Thursday, August 3, 2017

"The Storm in the Barn" : A Review by Michele Hathaway

Learning about the Dust Bowl is like watching the passengers of the Titanic drown. One. By. One. When human error and nature collide, the tragedy overwhelms me.

But I'm reading down the Scott O'Dell Awards list and The Storm in the Barn by Matt Phelan was the 2010 winner. I had to read it. To my relief and delight, it is not your typical dust bowl story.

"Part tall tale rich in lore, part thriller, and part gripping historical fiction, this is an artful one-of-a-kind creation..." Jacket Flap

The Storm in the Barn is a graphic novel set in the dust bowl, but it is about much more than that. It is about a boy who feels helpless and fearful. It is about dealing with bullies, disappointing a father, and being unable to save a sick sister.

Phelan refocuses these fears on a mysterious and malevolent presence in The Barn that 11-year-old Jack Clark must overcome. By incorporating fantasy into the story, Phelan empowers Jack to save his world, the way Jack in the stories  he hears saves the day. At its core, The Storm in the Barn is a hero's journey: boy against boy, boy against nature, boy against monster, boy against himself.

The Storm in the Barn is a graphic novel for everyone, but especially for middle grade. In the hands of a visual learner or reluctant reader it is likely to unlock doors. The art features a limited color palette with grays, yellows, and, of course, dusty browns. The exceptions are brief moments of red and blue, used in profoundly symbolic strokes.

The book incorporates  a strong literary element as well. Jack's sick sister, who is slowly dying from the dust in her lungs, reads the Wizard of Oz books, and every day Jack listens to tall tales about another boy named Jack. In the author's note, Phelan writes:

Public Domain,

"I wanted to bring in elements of American folklore, like the Jack tales that were still being told and the Oz books that had been enthralling kids for thirty-odd years at that point. In the next two years, The Wizard of Oz would become a movie and Superman would leap from the pages of comic books, but in 1937 there were mostly just stories a boy in Kansas would think about as he looked at a land apparently as cursed as any in the fairy tales."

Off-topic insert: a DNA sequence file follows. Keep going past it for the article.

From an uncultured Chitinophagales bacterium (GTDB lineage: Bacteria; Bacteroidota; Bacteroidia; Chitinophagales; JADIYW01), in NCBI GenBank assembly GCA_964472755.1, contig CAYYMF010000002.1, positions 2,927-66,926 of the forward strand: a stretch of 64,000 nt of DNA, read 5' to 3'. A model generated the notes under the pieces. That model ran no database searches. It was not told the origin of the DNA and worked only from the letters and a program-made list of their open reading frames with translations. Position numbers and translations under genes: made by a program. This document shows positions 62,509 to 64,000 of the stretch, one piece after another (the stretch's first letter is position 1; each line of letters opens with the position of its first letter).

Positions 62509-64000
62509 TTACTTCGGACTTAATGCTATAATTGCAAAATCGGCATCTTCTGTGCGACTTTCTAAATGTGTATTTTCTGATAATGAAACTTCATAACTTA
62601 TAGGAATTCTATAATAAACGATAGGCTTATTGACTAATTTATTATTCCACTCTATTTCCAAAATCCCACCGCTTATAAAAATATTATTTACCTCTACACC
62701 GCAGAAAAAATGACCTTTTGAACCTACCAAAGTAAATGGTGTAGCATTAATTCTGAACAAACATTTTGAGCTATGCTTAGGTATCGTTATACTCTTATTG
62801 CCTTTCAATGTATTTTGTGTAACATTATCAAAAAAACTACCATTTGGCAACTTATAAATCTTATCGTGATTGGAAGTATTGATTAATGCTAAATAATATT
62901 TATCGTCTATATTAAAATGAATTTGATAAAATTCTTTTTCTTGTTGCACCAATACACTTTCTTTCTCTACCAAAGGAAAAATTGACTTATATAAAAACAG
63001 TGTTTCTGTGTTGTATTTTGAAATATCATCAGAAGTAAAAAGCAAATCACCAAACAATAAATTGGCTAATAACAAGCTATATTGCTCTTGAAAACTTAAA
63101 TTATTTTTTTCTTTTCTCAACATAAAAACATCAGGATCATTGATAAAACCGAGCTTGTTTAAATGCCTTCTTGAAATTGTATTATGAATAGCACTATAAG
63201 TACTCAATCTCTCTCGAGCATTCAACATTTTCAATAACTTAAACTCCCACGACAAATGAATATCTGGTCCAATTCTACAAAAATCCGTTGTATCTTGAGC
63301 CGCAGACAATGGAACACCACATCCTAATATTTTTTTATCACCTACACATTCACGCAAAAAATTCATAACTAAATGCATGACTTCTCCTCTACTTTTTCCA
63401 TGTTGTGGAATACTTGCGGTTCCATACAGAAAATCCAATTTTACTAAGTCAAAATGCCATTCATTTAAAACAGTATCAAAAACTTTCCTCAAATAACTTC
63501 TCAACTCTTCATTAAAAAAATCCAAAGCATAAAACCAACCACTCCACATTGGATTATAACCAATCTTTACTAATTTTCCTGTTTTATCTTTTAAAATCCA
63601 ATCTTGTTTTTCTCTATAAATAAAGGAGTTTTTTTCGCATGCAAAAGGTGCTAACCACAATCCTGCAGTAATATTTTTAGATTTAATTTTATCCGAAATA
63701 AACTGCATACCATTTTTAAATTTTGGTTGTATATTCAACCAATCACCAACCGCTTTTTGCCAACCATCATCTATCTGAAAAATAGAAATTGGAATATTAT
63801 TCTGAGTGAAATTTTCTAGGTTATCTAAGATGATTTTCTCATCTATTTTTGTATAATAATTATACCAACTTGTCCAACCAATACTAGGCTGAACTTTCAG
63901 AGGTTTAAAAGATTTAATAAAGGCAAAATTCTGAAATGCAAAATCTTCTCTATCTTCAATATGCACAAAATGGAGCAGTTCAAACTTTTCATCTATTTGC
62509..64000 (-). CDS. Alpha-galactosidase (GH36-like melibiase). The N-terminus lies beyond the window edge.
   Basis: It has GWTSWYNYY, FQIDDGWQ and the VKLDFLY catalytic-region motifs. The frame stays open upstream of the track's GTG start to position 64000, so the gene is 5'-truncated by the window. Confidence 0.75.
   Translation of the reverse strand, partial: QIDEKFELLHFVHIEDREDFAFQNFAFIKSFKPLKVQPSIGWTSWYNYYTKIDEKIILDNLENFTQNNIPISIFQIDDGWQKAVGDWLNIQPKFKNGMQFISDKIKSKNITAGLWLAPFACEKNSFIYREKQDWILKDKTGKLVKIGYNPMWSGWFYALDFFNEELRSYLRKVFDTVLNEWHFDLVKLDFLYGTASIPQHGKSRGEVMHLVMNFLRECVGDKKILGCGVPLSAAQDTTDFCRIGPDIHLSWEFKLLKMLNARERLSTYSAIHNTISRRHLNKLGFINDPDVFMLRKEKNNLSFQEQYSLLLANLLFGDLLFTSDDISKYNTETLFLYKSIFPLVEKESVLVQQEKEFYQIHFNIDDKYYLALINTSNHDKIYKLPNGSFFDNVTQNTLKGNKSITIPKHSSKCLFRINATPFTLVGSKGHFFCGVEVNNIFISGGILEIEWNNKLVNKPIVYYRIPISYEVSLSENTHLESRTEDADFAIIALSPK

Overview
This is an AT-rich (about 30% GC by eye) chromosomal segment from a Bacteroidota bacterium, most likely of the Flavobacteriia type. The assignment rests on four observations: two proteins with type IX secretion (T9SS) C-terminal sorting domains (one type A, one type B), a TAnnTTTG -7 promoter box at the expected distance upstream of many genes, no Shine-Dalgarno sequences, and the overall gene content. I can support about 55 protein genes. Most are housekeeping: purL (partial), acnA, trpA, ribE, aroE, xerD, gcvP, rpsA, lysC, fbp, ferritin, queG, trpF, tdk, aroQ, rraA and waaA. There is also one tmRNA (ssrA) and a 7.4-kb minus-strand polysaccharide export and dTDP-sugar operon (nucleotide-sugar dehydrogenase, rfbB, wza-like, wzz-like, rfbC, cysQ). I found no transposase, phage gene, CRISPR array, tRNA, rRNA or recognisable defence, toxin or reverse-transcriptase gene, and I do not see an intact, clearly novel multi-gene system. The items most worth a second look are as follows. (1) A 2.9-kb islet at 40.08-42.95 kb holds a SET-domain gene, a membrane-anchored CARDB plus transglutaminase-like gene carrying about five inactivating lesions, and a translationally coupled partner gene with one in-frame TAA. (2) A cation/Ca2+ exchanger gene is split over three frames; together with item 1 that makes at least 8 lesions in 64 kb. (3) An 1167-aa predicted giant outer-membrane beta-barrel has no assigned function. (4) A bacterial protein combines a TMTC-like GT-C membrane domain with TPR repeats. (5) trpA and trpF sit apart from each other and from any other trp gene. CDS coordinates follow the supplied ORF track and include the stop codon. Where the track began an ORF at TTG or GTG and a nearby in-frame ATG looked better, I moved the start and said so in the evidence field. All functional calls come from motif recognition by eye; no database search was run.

The Storm in the Barn  is a study in art, literature, and even earth and atmospheric science--and of course, history! The story has also been made into a play. You can find The Storm in the Barn at your local library under the call number J 741.5973 Phelan.

Michele Hathaway is a writer and freelance editor. She has an M. A. in Social Anthropology and has worked in libraries in California, New Mexico, and Pennsylvania. She writes stories set in culturally diverse, historical and contemporary periods.

Subscribe to get posts automatically and never miss a post. You can use the Subscribe or Follow by E-Mail buttons to the right, or add Feedly or another reader. 


  1. How interesting, Michele. That must have been one dreadful time in American history, and you have presented this book as skilfully merging fact with fiction in a way to rouse the reluctant reader - sounds like it will stay with him!

  2. "Skilfully merging fact with fiction," is a wonderful way to put it--exactly!